A judge ruled Wednesday that a wrongful death claim can proceed to trial against a former chef for a movie producer stemming from the drowning death of the filmmaker’s personal assistant during a 2015 trip to Bora Bora, where the parties attended the honeymoon festivities of actors Jennifer Aniston and Justin Theroux.

Ronald and Ann Musgrove brought their lawsuit in Los Angeles Superior Court in August 2017, alleging that their 28-year-old daughter, Carmel Musgrove, had been overworked and furnished with cocaine during the trip by chef Martin Herold.

Finalizing a tentative ruling he issued Tuesday, Judge Upinder Kalra rejected arguments by the chef’s attorneys that the woman’s death was an accident attributable to her own actions.

“(Herold) had a duty to (Musgrove) when he placed her (in) peril by providing her both alcohol and drugs knowing she liked to swim at night and had previously done so,” Kalra wrote. “Thus, this breach of duty was a substantial factor, as it created a force or series of forces which are in continuous and active operation up to the time of the harm.”

A reasonable jury panel could believe that Musgrove’s death may not have occurred had she not been supplied with the alcohol and drugs because she then may have decided against going for a swim in the ocean, according to Kalra.

Kalra also disagreed with Herold’s attorneys’ arguments that it was not foreseeable that Musgrove would go swimming that night, saying the evidence shows that it was well known she had made many previous evening swims.

According to Herold’s attorneys’ court papers, two separate autopsies confirmed that Musgrove died from an accidental drowning with “contributory factors of significant alcohol and cocaine intoxication. There were no signs of foul play or sexual assault.”

“Despite the clear findings of accidental drowning due to (Musgrove’s) own impaired state, decedent’s parents … seek to blame someone else for their daughter’s unfortunate death in this lawsuit,” Herold’s lawyers state.

Last August, a three-justice panel of the Second District Court of Appeal found that Judge Dennis Landin ruled correctly in February 2021 by granting producer Joel Silver’s motion to dismiss the part of the case filed against him. Musgrove’s parents maintained Silver should be held secondarily liable for the actions of his chef in allegedly plying their daughter with alcohol and drugs before she drowned.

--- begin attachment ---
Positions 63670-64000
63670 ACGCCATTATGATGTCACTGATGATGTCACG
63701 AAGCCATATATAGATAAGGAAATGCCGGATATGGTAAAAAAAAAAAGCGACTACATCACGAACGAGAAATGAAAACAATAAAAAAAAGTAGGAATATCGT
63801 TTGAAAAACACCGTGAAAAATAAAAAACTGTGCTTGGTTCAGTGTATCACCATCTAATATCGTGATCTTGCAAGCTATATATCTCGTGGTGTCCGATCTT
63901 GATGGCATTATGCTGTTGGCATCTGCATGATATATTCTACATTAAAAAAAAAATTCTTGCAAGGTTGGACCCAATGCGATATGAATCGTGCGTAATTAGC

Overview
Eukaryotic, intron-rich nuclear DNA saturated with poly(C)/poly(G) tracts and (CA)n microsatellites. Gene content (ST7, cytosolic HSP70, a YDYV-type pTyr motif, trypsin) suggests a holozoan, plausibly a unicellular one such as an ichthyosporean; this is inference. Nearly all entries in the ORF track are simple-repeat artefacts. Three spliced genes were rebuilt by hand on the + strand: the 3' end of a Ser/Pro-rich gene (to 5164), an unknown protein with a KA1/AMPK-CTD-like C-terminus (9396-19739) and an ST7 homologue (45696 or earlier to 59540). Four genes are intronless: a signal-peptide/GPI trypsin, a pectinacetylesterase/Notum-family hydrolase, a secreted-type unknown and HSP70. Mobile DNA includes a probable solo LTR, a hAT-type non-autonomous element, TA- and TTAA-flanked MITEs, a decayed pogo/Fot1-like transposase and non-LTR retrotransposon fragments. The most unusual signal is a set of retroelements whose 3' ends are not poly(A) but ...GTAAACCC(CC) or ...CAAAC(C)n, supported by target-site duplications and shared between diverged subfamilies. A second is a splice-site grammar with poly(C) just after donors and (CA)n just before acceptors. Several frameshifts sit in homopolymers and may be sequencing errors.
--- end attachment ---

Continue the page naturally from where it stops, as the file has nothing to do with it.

Silver’s lawyer, Matthew Voss, argued that Musgrove’s death was not foreseeable on the part of his client and did not occur during the course and scope of the producer’s employment of his chef.

Silver was in Bora Bora for the honeymoon party of Aniston and Theroux, who have since divorced, when the nude body of his assistant was found floating in a lagoon near the Four Seasons hotel at 1 a.m. on Aug. 20, 2015.

Autopsies in French Polynesia and in San Diego County, where Musgrove’s parents live, concluded that the likely cause of death was drowning with drugs and alcohol as contributing factors, along with fatigue and heat stroke.

Herold was sued along with Silver, Silver Pictures and Silver-Katz Holdings. Musgrove’s parents settled the part of the case against Silver Pictures and Silver-Katz Holdings in January 2020 and Silver is no longer with Silver Pictures, the production company he founded in 1980 that co-produced the “Lethal Weapon,” “Matrix” and “Sherlock Holmes” film franchises.

According to Herold’s lawyers’ court papers, Musgrove was advised that it was unsafe to go swimming in the lagoon surrounding the bungalows because of rough seas. Subsequently, Musgrove and Herold shared a bottle of wine between the hours of 10 and 11 p.m. and Musgrove then returned to her bungalow, Herold’s lawyers state in their court papers.

Musgrove placed a “Do not disturb” sign on her door and had several more alcoholic drinks and cocaine before going swimming in the lagoon, disregarding the prior warning concerning the rough seas, according to Herold’s attorneys.

One of the autopsies showed Musgrove’s blood-alcohol content was more than three times the legal limit in California, according to Herold’s lawyers’ court papers.

“Certainly, once (Musgrove) left, Herold could not control (Musgrove’s) conduct of which he was unaware, specifically, decedent’s decisions to consume multiple alcohol beverages, ingest drugs and then go swimming in dangerous waters by herself,” according to Herold’s attorneys’ court papers.

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